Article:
10 Frequently Asked Questions about Champagne
6th November 2020
Did you know that approximately 300 million bottles of Champagne are sold each year with a sales value of around 5 billion euros. For sure the Champagne industry is a big one and it is a known wine to many households across the world. From iconic movies and celebrities to celebrations at sporting events, Champagne always likes to make an appearance.
What do we all know of Champagne though? It is a wine and it holds loads of bubbles and some will know that it is French, but beyond that can we really explain exactly what Champagne is?
Champagne is probably the most famous of wines and known sometimes as the wine of kings / king of wines. Below are some common questions that get asked of Champagne and the answers you need to know!
- Where is Champagne made? France and only in designated areas of Northern France. By law, this is a requirement and if you see Champagne from any other country it is not the real thing*.
- What grapes go into making Champagne? Most times it will be three main varieties which are Chardonnay, Pinot Noir and Pinot Meunier. A total of seven grape varieties are used with the other four being Arbane, Petit Meslier, Pinot Blanc and Pinot Gris.
- Why is Champagne so expensive? Champagne is produced via complex and time consuming method known as the méthode traditionelle. This requires the wine to have two fermentations and longer storage over many other sparkling wines. Climate for the Champagne region can also be challenging in order to produce the high quality of sparkling wine famed for this region. Also, Champagne has managed to get itself a position of being an aspirational product which also increases its brand value.
- Which is the best Champagne? The best known and respected brands are usually seen as Dom Pérignon, Louis Roederer and Krug. There is though no conclusive answers as wine is usually a personal thing to people and each years industry awards usually see different Champagnes winning titles / trophies.
- Is cheap Champagne any good? The answer to this more recently is yes. Larger supermarket chains, who usually sell cheaper Champagne priced or those with promotions, have stepped up their game when it comes to the wines they are buying and selling. Champagnes found at supermarkets and even those priced sometimes as low as £10 a bottle can still be very good examples that will please most people and give a decent representation of this famed fizzy drink.
- What is vintage Champagne? This will mean that the Champagne in question, with a year stated on the bottle, will be made from the grapes of the year only. Most times Champagne will not be vintage and will instead be non vintage (NV) which means they are made from the grapes of varied years. Vintage Champagne usually are better tasting and likely to cost more per bottle.
- How do they put the bubbles in Champagne? This is a natural process where the bubbles (carbon dioxide) are created during the second fermentation process where the yeast and sugar react together (yeast converts the sugar into alcohol and CO2). These bubbles are contained within the bottle so that when we open Champagne we get that pop sounds from release of pressure from the CO2 and more bubbles show when we pour. Eventually the Champagne will run out of CO2 the longer it is left out in the open.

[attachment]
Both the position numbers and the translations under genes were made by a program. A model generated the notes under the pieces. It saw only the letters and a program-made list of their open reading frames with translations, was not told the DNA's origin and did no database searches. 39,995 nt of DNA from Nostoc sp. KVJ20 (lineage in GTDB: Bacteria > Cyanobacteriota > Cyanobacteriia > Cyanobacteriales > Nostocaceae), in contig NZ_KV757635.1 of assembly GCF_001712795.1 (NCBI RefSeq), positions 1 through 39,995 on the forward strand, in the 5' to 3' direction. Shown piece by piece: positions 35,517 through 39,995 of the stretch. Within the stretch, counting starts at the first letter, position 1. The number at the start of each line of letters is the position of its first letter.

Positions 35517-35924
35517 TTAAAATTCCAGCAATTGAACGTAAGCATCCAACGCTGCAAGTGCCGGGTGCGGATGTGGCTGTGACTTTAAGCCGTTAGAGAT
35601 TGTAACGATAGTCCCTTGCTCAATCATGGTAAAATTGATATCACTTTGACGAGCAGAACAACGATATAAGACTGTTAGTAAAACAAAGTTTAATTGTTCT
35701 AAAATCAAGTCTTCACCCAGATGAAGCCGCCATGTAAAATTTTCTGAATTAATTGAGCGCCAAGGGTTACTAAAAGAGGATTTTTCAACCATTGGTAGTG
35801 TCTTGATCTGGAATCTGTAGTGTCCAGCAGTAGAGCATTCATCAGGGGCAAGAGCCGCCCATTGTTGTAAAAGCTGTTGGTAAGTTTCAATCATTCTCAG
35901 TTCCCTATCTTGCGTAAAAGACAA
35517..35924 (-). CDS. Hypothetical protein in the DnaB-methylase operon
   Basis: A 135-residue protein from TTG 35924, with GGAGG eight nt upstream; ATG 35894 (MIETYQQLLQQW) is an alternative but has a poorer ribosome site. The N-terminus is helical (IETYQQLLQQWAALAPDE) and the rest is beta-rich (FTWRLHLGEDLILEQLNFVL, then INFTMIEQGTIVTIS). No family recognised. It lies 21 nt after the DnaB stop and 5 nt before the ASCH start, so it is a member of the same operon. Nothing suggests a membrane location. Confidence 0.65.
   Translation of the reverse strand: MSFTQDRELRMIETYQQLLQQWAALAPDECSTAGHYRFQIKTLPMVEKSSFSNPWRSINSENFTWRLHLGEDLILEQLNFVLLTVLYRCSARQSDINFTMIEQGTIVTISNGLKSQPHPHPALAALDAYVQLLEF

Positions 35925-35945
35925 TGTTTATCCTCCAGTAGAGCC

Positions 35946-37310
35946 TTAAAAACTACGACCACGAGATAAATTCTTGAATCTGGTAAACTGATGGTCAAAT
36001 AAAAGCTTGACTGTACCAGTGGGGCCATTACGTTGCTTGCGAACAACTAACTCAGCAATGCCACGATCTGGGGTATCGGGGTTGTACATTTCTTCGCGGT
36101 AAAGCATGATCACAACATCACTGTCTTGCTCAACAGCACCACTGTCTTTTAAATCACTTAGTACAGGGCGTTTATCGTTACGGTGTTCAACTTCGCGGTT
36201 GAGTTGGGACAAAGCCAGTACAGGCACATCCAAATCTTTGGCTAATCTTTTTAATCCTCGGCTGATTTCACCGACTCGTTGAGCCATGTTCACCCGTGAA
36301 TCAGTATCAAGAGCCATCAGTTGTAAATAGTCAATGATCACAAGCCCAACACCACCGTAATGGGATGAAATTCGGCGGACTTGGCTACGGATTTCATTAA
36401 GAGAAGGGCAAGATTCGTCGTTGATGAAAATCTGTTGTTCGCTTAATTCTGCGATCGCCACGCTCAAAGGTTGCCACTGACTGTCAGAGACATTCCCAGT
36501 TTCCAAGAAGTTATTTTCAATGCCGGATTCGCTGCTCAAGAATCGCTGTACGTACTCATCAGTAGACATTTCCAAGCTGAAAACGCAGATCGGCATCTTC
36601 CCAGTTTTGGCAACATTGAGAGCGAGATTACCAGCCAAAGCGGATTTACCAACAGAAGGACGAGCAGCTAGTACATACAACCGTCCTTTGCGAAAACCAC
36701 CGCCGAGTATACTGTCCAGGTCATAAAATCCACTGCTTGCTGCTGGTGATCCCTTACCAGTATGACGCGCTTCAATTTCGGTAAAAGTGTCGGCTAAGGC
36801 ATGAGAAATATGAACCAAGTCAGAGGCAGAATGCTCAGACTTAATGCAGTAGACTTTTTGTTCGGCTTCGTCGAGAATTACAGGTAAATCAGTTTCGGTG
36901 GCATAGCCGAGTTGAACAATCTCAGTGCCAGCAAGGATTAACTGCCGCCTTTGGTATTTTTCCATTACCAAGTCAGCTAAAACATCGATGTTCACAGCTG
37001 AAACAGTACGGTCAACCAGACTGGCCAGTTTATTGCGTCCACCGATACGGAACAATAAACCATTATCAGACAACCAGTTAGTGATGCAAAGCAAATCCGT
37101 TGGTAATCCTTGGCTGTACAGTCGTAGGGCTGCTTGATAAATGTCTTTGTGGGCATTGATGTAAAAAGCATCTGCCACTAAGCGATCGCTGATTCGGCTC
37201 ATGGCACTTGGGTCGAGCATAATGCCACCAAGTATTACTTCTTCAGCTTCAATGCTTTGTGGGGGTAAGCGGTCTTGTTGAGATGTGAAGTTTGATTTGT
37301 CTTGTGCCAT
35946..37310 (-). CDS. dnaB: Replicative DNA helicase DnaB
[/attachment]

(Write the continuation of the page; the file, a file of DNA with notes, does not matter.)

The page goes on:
- What is the best food to pair with Champagne? Today there are many menus that are designed to pair with Champagne and this ranges from fish and chips to creamy chicken. The most recognised and loved pairings include oysters, fish and chips, cheese boards, caviar, fried chicken and Macaroni cheese.
- Is Prosecco a Champagne? No. There are many different styles of sparkling wines including Cava, spumante, Lambrusco, Trentodoc and many more. Many people think a sparkling wine is automatically a Champagne – It is not as we spoke of in the first question. Prosecco is from Northern Italy and also made in a quicker production process which makes it usually a cheaper price point when purchasing.
- Does Champagne give you a headache or make you hasten drunkenness? Champagne is known for going to your head quicker than most alcoholic drinks. The main reason for this is due to the bubbles which are referenced as causing higher blood alcohol levels so that you also feel the effect of being drunk faster. Headaches are said to be caused by dehydration mostly along with mineral depletion / reactions to the sulphites in Champagne. Hangovers are also said to be worse from over indulging in Champagne the night before mostly due to the CO2 in your blood stream from the wine competing against the oxygen. Faster dizzyness being caused with usually a prolonged recovery time thus an exaggerated hangover along with dehydration in the morning.
Co-founder of Glass of Bubbly. Journalist and author focused on Champagne & Sparkling Wines and pairing them with foods.